This was corrected in an earlier post. Alla Shekhovtseva can sit on an ice dance panel, but no more than two in a competition year. She apparently feels she can spread her influence around quite a bit more by judging ladies AND refereeing and/or techcontrolling ice dance. Note that judges aren't allowed to sit on more than two GP panels. Alla sat on both Adelina's GP events and on the GPF. And on Euros. And on Olympics. But there's no RUS judge on the ladies panel at Worlds, so maybe that's why Adelina isn't competing there.

  6. #51
    skating philosopher Mrs. P's Avatar
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    Quote Originally Posted by gkelly View Post
    I think this would be good if the goal was communication and education.

    If it started out with journalists witch hunting judges, assuming every decision they disagree with must be corrupt until proven otherwise, it would not help really explain the judging and would only make the ISU more defensive.

    So I'd say format it in a way to allow the officials to explain their thought processes in as much detail as they feel necessary. Let that become the norm. Audiences and journalists would learn more and be able to ask better questions.

    Start it in a post-Olympic year, so by the time the next Olympics rolls around there would already be some goodwill between well-meaning journalists and well-meaning officials. Hopefully there would be no scandals at the next Olympics. But if officials do try to manipulate results, journalists could do a better job of investigating if they have a better idea of which results are questionable and which are just unpopular.

    All this!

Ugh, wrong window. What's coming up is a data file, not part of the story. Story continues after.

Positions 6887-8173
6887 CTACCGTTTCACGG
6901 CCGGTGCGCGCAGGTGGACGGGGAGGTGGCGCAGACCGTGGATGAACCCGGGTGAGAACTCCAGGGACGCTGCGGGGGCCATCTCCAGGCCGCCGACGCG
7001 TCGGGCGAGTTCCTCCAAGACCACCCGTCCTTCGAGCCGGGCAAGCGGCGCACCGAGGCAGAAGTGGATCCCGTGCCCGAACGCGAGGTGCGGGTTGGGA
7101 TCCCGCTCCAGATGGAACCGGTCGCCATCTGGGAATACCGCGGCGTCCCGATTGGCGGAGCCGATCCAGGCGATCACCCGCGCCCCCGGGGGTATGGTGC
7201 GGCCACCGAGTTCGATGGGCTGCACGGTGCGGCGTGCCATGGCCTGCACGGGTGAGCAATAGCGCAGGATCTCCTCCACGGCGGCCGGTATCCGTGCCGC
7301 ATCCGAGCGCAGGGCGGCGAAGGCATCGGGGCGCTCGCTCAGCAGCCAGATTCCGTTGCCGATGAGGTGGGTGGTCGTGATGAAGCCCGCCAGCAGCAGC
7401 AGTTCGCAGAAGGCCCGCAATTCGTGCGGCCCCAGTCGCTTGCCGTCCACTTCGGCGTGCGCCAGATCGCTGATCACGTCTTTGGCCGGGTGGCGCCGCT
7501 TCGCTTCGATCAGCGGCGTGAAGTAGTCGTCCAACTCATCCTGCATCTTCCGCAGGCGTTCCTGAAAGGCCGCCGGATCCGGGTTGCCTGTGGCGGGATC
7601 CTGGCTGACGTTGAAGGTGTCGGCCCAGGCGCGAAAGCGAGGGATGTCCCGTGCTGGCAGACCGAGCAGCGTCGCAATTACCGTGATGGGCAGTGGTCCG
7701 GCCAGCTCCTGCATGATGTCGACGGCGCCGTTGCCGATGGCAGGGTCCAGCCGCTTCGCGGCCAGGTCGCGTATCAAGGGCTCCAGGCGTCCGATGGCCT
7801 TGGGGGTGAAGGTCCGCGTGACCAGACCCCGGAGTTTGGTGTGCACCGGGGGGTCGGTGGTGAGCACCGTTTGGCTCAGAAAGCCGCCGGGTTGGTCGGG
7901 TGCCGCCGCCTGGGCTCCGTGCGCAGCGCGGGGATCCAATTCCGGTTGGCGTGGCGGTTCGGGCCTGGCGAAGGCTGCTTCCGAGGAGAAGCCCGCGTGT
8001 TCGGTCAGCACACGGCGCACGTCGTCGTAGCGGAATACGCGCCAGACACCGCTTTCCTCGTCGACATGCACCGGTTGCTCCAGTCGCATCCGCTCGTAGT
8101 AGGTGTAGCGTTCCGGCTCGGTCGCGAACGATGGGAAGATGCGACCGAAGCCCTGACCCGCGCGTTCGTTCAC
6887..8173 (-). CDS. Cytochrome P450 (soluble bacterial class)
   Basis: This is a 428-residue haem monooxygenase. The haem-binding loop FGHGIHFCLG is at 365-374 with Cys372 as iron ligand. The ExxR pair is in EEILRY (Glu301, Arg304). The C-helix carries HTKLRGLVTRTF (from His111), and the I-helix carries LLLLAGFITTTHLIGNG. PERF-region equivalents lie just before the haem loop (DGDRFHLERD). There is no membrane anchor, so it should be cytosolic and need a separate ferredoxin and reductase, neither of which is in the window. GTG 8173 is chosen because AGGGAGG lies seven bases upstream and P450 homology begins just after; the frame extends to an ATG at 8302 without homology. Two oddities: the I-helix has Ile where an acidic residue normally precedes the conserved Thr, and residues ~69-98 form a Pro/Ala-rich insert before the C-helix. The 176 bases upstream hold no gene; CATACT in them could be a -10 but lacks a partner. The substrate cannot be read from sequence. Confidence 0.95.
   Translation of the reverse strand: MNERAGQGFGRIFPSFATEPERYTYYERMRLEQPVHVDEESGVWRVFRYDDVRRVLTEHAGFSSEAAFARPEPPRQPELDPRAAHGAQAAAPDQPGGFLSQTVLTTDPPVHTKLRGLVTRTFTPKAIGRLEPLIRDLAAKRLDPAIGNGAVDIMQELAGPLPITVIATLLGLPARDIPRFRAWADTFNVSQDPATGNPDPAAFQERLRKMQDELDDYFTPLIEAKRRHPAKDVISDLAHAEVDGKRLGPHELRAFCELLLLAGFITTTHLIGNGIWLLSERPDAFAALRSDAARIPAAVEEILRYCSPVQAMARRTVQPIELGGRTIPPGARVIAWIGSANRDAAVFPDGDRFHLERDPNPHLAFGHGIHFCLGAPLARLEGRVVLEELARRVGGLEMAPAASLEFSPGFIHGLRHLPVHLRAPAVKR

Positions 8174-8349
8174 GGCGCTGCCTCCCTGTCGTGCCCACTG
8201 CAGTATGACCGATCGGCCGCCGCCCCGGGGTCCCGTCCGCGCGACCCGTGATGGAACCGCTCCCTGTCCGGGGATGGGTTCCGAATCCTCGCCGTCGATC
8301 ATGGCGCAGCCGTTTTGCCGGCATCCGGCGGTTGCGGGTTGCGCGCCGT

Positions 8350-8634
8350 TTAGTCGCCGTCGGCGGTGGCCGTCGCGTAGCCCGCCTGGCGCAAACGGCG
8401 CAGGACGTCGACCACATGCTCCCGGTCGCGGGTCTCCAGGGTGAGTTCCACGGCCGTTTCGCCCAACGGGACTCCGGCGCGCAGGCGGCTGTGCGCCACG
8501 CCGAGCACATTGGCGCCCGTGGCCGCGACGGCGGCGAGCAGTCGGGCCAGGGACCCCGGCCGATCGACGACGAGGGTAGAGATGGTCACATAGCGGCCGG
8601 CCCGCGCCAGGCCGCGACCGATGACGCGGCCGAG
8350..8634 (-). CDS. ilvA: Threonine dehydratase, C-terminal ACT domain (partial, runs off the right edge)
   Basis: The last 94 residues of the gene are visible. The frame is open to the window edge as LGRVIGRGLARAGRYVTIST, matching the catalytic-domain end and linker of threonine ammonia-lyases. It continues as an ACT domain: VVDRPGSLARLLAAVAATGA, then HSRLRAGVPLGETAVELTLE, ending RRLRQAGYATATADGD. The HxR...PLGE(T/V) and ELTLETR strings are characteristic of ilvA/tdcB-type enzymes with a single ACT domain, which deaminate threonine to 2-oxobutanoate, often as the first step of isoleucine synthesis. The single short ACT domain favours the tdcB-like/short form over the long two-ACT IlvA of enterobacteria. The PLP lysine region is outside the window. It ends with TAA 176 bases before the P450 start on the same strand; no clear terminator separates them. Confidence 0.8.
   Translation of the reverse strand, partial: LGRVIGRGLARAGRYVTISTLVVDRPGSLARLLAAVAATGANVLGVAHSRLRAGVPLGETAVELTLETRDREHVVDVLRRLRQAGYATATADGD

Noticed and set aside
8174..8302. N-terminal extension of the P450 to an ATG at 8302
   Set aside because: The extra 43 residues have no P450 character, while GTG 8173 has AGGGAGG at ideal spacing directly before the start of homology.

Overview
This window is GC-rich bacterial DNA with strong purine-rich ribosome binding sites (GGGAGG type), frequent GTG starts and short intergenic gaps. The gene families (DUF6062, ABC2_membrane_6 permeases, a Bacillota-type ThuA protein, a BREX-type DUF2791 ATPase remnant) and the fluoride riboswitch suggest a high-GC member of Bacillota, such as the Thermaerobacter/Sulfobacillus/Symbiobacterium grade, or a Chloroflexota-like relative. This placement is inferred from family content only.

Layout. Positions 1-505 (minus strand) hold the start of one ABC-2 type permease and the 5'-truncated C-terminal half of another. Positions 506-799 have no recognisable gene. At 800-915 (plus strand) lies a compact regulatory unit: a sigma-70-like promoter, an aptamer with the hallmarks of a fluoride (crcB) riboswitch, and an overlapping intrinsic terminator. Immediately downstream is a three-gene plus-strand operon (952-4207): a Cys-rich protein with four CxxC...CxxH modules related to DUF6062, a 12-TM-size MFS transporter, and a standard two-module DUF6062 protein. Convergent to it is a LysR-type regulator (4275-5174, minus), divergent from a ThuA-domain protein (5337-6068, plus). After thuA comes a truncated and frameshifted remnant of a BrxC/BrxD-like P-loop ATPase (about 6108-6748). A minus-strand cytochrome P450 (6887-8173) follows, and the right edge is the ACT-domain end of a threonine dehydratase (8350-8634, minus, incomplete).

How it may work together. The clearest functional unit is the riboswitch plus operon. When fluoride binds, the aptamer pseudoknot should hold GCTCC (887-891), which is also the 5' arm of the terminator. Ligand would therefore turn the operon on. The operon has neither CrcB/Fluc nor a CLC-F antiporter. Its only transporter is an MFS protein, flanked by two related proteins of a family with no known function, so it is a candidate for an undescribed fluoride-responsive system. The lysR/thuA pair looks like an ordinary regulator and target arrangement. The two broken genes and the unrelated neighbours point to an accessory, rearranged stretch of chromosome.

I find that 99 percent of the time, the media is not looking for a witch hunt, contrary to what some may think. It only becomes a witch hunt because they are confused and are searching for answers (i.e. grasping for straws).

    Here's what I think could happen; make it sort of like speed dating. You have each of the judges at a table. Then you have groups of media (I'd say 3-5 reporters each) and allow them 15 minutes with each judge. The first 5 minutes can be an introduction by the judge and opening remarks than 10 minutes for questions from the reporters.

    Then there could be a point person for the judges who can field additional questions after the speed dating or to arrange follow-up interviews.

    But I agree, building relationships is key. I think even the act of offering a roundtable/speed dating session makes a big difference and I believe that both sides would benefit.
    Last edited by Mrs. P; 03-18-2014 at 03:59 PM.

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    Of course, many news outlets send sports reporters to cover Olympics who never cover any other figure skating events, so Olympics will still have the problem of media being confused and grasping for straws.

  8. #53
    skating philosopher Mrs. P's Avatar
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    Quote Originally Posted by gkelly View Post
    Of course, many news outlets send sports reporters to cover Olympics who never cover any other figure skating events, so Olympics will still have the problem of media being confused and grasping for straws.
    Still there are opportunities....if the ISU is intent (which it may or may not be) in assuring fair and accurate coverage it should put some priority in reaching out to media. IF anything, perhaps the question of why media don't go to other ISU events is worth asking.

    Chances are a majority of media outlets don't because of money. They save all their international travel for hte big events. So perhaps ISU could provide a feed to their live stream.

    Again, relationship building.

  9. #54
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    They are chosen according to this criteria: 1) delusion, 2) stupidity, 3) subjectivity, 4) malleability, 5) emotional weakness, 6) corruptibility

  10. #55
    Yuzulia & Ruslena Team Alba's Avatar
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    Quote Originally Posted by chuckm View Post
    This was corrected in an earlier post. Alla Shekhovtseva can sit on an ice dance panel, but no more than two in a competition year. She apparently feels she can spread her influence around quite a bit more by judging ladies AND refereeing and/or techcontrolling ice dance. Note that judges aren't allowed to sit on more than two GP panels. Alla sat on both Adelina's GP events and on the GPF. And on Euros. And on Olympics. But there's no RUS judge on the ladies panel at Worlds, so maybe that's why Adelina isn't competing there.
    Well, I don't know about that. It's pure speculation.